It’s official, the New York Times carried the story this morning: Asbury Park is coming back. There are new jazz clubs, new restaurants, plans for more restaurants and galleries and reasons for people to come to Asbury again. And this is all going on west of the boardwalk, inland a few blocks, not tied to the surf and sand and the legend of Madam Marie. Somebody in the Times piece mentioned that there had been a music scene in Asbury Park “before Bruce,” and it reminded me that my own Asbury music scene started in the pre-Springsteen days, too.
There was a bar on Kingsley Avenue called The Student Prince. Kingsley was the circuit, the loop, the way we rolled around and around, past the bars and a mini-golf place, back along the ocean side, the boardwalk up to our right, then left and back down again. Anyway, the Prince was along that strip, a block inland from the ocean, a little past the Wonder Bar. Nothing special, a plain room, the bar to the left as you entered, a pool table in the middle of the floor, some chairs and a few tables, a bulb and hood over the pool table, a new neon beer signs. What made it more than just a little seaside bar was Joe Finn, a singer of Irish tunes, some Neil Diamond, and a guy with a loyal following. He played the Prince, and some other clubs and bars farther down the Shore. Joe Finn was a regular fixture at the Prince, and when he was there, the place had a nice crowd, better than some of the other bars on the loop.
But even Joe Finn had to take some nights off. During the week, during what was probably my sophomore year in college, I was invited to play some dates at the Prince.
My “book” consisted of some Ian and Sylvia, a Beatles tune or two, probably folk songs from the Kingston Trio / Highwaymen / Limeliters bag of tricks. I had a Guild guitar (still have it, in fact), all of 25 songs down and rehearsed, and not much stage experience. I don’t remember how I got the gig, but there I was, the Joe Finn off-night replacement, ready to make my bones in Asbury Park.
My stage: a piece of plywood they put on top of the pool table, so when I sat up there, the overhead bulb and hood swung pretty damn close to my head. My audience: the backs of eight or more guys sitting at the bar, facing the bottles and a mirror, and since I was elevated and somewhat illuminated, they could see me in the mirror’s reflection but I couldn’t see their faces, and not even the shadows of their eyes. Just the backs of their heads. Buzzcut, buzzcut, mullet, bald, shaggy, buzzcut, shaggy, and on it went. My Uncle Bob was in the audience for my opening night – actually, I think he was the audience, not counting the eight guys at the bar.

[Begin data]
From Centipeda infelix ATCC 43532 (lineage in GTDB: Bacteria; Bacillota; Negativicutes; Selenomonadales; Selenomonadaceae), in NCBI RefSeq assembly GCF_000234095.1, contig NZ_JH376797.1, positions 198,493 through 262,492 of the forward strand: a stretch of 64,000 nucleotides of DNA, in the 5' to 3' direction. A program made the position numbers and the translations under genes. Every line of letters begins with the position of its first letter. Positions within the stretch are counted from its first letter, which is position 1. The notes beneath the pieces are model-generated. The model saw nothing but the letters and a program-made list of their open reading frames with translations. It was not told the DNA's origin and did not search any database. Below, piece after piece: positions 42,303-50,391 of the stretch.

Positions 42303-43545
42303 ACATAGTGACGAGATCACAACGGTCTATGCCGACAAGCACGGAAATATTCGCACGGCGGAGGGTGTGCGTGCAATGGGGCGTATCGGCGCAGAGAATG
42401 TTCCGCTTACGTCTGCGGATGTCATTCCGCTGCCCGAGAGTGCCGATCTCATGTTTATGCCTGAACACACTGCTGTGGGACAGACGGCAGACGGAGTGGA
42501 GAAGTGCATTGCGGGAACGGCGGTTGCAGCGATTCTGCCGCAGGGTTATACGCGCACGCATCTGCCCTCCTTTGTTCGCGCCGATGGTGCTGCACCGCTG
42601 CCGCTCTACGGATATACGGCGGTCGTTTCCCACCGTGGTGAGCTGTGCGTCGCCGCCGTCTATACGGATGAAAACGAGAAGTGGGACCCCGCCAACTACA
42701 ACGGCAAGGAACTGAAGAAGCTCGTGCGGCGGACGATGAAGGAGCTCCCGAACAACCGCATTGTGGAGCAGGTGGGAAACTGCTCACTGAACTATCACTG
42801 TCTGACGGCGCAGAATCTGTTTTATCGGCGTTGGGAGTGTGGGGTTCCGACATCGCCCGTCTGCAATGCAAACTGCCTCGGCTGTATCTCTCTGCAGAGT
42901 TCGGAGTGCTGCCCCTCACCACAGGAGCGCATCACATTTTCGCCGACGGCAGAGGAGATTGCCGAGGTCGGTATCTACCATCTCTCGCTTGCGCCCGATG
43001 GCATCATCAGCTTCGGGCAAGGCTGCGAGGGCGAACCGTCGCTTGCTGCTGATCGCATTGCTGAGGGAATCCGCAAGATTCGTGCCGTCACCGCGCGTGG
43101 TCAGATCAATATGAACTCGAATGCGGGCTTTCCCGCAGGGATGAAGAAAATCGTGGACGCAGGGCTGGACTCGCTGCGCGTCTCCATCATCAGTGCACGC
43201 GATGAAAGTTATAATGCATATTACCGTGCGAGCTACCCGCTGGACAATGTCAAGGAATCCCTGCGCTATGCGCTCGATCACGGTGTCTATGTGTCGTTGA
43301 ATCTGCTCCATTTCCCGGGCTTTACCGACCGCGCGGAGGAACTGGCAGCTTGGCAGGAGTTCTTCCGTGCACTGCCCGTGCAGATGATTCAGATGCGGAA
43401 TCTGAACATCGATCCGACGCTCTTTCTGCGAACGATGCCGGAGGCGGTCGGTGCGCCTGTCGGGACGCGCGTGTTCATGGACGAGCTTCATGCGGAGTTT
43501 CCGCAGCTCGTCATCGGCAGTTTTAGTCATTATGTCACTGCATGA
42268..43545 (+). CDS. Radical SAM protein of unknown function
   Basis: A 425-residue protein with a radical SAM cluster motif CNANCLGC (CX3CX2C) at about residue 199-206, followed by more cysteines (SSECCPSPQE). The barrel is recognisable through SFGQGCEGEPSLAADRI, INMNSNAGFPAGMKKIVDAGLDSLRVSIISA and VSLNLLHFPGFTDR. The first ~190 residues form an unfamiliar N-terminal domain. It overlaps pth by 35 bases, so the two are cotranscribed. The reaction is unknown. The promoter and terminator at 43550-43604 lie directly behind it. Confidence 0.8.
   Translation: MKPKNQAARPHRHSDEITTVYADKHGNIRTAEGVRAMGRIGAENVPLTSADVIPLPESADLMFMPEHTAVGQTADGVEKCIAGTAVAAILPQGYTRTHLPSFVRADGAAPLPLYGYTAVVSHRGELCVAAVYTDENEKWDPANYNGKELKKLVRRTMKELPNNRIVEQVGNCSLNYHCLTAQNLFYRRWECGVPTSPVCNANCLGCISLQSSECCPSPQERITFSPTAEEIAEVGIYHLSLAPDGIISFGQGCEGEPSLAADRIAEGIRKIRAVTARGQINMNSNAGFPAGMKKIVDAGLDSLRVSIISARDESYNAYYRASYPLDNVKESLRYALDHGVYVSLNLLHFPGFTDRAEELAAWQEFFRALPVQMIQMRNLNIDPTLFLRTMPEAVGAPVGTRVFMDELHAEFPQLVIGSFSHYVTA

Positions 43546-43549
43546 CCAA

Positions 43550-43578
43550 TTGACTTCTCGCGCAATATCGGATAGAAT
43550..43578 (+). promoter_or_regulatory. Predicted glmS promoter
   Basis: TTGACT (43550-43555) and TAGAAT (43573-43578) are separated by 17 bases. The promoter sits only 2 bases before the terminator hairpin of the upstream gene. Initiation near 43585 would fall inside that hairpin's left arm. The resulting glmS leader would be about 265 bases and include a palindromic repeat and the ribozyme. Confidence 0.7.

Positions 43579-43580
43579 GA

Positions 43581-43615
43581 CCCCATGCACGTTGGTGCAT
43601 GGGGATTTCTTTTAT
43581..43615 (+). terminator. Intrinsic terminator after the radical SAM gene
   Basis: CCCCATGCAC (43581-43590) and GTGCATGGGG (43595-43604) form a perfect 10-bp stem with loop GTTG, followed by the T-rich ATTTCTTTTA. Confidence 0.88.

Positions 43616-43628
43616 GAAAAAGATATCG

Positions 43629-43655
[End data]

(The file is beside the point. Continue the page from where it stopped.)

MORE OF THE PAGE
I didn’t know enough to try to sing Joe Finn’s Irish songs, something the regular drinkers might have related to. I gave ‘em my best Ian and Sylvia, an acoustic version of the Beatles tune they had probably been listening to on the radio that afternoon, a ripping version of “Charlie on the MTA.” Nobody turned around to watch, nobody sang along, nobody acted like they heard anything at all. This just made me sing louder and faster and miss the chords and louse up the words. I hadn’t heard the expression yet, but I was covered in flop sweat, hanging on for dear life.
That gig lasted maybe a month of off-and-on appearances at The Student Prince. I pocketed about $15 a night when I played, which was significant college spending money in 1962. And in spite of the shakes and slips and screw-ups, I didn’t stop playing, but went on to birthday parties and fraternity bonfire beer blasts on the beach, and even a scaled-down “hootnanny” on campus. The Student Prince, however, did go on to bigger and better things. It’s one of the places where Bruce played, and where he was playing when Clarence Clemons walked in and asked to play with the band. After Bruce, it’s pretty likely that the Prince never grooved to “Kumbaya” again.
Joe Finn has been gone for a few years now, so has Madam Marie. Asbury Park had its dark period, its rundown shabby miserable tumble-down stretch of years. I’m glad it’s coming back, but it would be sweet to imagine going back, to the Taylor Pork Roll and saltwater taffy and bars full of music and boys from the casino dancing with their shirts open. Glory days.